On the way home from ProductCamp Vancouver, we got discussing the increasing division of product development into smaller and smaller cubicles – each with a hyper specialized individual in it.
Back in 1979, I had my first professional employee - then consulting gig. Technically I reported to the head of IT. My customer was a department head managing a 30+ employee group. I meet directly with the department head, his reports and the clerks that would use the application (an interactive system using CICS running on a big IBM 4331 –2 megabytes of memory!!). I did UX mockups and reviewed them. Shadowed the clerks. Refine the requirements. Then I proceed to write the specifications. After that I proceed to design the database and implement (create a relational database using ISAM – not a trivial feat). Then coded up the application in COBOL and tested it (did QA too!). Then it was passed over to user acceptance. Finally, writing up documentation for users as well as design documentation. Everything was done interactively, often with a new component delivered every 2 weeks.
The process I followed would be known as agile today. That system kept in production until Y2K and had to be replaced because the hardware was not Y2K compliant. A year before that happened, I got a call from one of the folks there and found out that there has been almost no changes in the twenty years of operation and the existing staff was not happy with the replacement – the existing system was still completely satisfactory and had features that the new one lacked.
That pattern was my preferred one and I used it again and again for almost a decade (with nothing but very satisfied customers and robust systems) until I found myself contracting to Microsoft around 1990. At that point I found myself cutoff entirely from contact with the end user who was hidden behind a dev lead. Over the last 20 years I have seen the number of people involved grow and grow) and grow. With each new people-layer, communication issues deepen.
Today a project may well contain the following collection of people:
- Product Manager
- User Experience Specialist
- Graphic Designer
- CSS Specialist
- Accessibility Specialist
- Web Site Developer Engineer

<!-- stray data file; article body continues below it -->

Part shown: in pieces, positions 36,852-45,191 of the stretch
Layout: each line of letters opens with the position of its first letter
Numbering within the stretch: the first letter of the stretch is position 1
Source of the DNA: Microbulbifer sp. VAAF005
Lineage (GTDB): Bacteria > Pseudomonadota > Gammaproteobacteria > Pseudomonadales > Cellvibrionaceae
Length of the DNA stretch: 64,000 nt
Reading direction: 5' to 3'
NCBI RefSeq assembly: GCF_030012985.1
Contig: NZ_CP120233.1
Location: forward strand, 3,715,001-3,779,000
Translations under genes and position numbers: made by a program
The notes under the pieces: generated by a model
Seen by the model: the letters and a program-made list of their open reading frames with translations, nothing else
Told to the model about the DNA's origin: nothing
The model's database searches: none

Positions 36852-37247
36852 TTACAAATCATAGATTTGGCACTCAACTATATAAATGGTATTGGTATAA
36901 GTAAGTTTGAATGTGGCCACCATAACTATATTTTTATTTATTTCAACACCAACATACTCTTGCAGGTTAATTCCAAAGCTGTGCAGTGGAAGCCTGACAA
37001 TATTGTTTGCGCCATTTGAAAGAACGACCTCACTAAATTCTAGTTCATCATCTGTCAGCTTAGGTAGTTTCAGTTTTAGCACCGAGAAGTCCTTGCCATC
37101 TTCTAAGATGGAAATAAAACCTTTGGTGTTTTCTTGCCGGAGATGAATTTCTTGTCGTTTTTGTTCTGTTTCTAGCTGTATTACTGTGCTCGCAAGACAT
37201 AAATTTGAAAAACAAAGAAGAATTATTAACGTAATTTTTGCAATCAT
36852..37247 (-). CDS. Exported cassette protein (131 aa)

- Web Services Developer (for JSON etc)
- Middle Tier Developer Engineer
- Database Modeler
- Database Administrator
- Database Developer Engineer
- Software Developer Engineer / Test
- Testers (or Quality Assurance Specialist)
- Governance Specialist
- Security Specialist
- User Documentation Specialist
- UML Documentation Expert – developing maintenance documentation
- And of course, a Development Manager and a Test Manager
Each of the above can end up sitting in their own cubical. Worst yet, if something goes wrong because of a lack of holistic analysis (like poor scalability) – finding out the cause or who is accountable becomes a challenge. Personally, I have kept my finger in all of the above specialties and can swing into whatever role is needing assistance – which makes me an oddity. I read C.J.Date and I read Jakob Nielsen (and everything between).
My concern is whether the degree of “divide and conquer” happening is becoming a house of cards – I suspect that I may be the little boy in H.C.Anderson’s Kejserens nye Klæder (1837) (Emperor’s new Clothes – note Denmark did not have an Emperor, but a King) which was a reference to a certain emperor in Europe. His tale was a retelling of Libro de los ejemplos (1335) – illustrating Solomon sayin, there’s nothing new under the sun.
Although Agile is not new, I am concerned that the use of Sprints in SCRUM is encouraging/locking developers into their cubicles often. If development is constantly doing sprints, how can beneficial cross-training in all of the specialties above happen? Are developers being reduced to factory components? Is this hyper specialization a good thing or a bad thing in the long term? Locking developers (and other specialists) in their cubicles often produces short run efficiency – but does it sabotage long term competitive competencies?